Taijuan Walker Should Have Received Qualifying Offer

The New York Mets gave out qualifying offers to all of their top pending free agents. That is everyone except Taijuan Walker.

Behind not giving him a qualifying offer was the probable estimation he would accept the offer. For the Mets, that was probably the best case scenario.

After picking up Carlos Carrasco’s option, the Mets only gave two of their starters from last year under contract. Somehow, they need to add three more starters, or two, if they want a Tylor Megill/David Peterson Spring Training battle for the fifth starter spot.

Overpay or not, bringing Walker back for one year was a great situation. It gives Megill and Peterson another full year to get ready to take over a spot. It also gives more time to prospects like Matt Allan, Dominic Hamel, and Calvin Ziegler.

More than that, with Walker, the Mets were keeping a dependable starting pitcher. He’s in the top 40 in starts and innings pitched over the past two seasons. There’s incredible value in just being able to pitch every fifth day and give 5+ innings.

We can and should delve deeper than that. After all, the Mets have a lot of costly decisions to make this offseason. They really can’t just overpay. Well, Walker really isn’t an overpay.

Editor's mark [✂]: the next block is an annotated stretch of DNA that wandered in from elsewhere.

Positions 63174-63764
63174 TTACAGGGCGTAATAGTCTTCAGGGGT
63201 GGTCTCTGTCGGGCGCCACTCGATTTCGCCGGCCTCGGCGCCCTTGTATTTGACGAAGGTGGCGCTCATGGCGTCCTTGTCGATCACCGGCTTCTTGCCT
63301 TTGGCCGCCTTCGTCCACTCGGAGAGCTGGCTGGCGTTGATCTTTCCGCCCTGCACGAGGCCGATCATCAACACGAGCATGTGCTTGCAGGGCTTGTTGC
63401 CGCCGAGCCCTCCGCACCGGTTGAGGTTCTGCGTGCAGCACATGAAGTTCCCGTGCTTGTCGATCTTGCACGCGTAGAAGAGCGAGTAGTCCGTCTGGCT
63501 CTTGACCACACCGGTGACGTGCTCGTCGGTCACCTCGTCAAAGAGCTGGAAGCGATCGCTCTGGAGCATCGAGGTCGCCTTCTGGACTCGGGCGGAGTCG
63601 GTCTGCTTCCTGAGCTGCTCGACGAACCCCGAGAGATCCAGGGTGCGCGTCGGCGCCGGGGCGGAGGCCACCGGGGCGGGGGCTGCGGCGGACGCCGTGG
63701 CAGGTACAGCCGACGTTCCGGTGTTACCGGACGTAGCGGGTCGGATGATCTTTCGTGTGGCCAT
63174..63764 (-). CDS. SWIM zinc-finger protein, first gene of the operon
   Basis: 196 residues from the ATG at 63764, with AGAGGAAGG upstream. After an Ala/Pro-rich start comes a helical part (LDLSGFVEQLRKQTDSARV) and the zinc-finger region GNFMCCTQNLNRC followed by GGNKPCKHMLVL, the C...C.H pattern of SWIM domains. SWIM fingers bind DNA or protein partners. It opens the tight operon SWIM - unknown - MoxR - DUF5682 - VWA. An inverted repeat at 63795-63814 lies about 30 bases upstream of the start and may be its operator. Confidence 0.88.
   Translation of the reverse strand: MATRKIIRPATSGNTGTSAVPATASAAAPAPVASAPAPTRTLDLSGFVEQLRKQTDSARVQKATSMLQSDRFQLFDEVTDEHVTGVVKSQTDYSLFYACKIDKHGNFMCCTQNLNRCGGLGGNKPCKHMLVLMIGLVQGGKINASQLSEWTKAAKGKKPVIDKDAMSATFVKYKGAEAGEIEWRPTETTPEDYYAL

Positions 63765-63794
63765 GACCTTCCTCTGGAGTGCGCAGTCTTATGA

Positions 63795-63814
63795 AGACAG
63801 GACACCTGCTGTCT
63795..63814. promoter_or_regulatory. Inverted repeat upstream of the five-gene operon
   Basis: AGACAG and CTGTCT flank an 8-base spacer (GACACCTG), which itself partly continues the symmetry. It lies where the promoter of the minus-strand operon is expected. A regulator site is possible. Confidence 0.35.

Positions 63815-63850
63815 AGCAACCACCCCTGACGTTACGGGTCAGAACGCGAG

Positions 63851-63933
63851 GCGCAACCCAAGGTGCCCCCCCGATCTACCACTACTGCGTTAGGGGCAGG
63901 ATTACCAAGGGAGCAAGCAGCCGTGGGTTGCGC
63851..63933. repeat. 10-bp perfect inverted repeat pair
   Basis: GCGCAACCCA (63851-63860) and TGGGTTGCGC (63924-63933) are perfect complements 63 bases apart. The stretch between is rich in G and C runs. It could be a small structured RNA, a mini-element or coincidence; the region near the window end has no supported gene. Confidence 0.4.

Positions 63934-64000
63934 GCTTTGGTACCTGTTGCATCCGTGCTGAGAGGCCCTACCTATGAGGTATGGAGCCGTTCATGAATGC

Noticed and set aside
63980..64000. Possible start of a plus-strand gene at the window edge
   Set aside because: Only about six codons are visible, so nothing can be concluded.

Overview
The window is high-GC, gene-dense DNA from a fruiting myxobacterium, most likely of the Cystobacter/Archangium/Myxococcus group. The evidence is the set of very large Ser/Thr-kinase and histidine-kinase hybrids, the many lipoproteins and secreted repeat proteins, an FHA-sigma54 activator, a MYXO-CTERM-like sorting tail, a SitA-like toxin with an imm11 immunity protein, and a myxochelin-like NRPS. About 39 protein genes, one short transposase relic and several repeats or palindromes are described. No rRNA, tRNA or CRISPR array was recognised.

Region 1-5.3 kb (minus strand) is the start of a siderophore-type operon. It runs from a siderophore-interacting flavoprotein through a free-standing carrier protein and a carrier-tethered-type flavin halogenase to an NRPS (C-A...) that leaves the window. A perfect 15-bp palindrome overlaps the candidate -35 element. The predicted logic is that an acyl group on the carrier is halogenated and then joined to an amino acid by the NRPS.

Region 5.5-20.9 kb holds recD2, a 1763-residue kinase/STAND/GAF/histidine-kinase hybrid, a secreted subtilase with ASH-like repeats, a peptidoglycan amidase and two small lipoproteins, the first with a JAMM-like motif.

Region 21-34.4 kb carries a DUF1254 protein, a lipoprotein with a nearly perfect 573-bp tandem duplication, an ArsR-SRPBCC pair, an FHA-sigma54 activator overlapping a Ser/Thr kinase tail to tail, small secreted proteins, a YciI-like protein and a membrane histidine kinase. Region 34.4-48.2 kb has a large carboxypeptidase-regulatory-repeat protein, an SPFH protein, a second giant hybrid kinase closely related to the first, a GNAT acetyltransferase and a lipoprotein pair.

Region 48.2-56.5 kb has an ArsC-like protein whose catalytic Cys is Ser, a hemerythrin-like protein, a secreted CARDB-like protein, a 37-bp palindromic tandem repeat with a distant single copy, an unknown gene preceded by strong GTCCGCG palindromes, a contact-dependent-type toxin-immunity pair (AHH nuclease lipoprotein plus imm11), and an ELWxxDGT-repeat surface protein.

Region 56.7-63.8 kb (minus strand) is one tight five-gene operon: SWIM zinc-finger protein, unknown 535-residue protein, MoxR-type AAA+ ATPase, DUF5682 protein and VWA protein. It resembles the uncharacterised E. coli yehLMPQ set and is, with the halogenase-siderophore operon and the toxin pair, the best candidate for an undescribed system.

The WAR/$ valuation model rebounded slightly last season with 1 WAR being equivalent to roughly $8.5 million. Last year, Walker had a 2.6 WAR meaning he was worth $22.1 million.

Remember, the qualifying offer is $19.65 million. Walker provided more value than that last year. He’s likely to do it again.

Walker was much stronger in the second half than he was in 2021. He’d shown himself to be healthy and durable in consecutive seasons. His splitter has increasingly become a weapon.

All that taken into account, Walker is worth a one year deal. The Mets would be better off if he accepts. They’d also be in great shape if he rejects it because they’d get compensation if he signed elsewhere.

Overall, there was nothing but upside on giving Walker the qualifying offer. Unfortunately, the Mets made an unforced effort and didn’t leaving us to at least be slightly concerned Billy Eppler is not the right person for this job.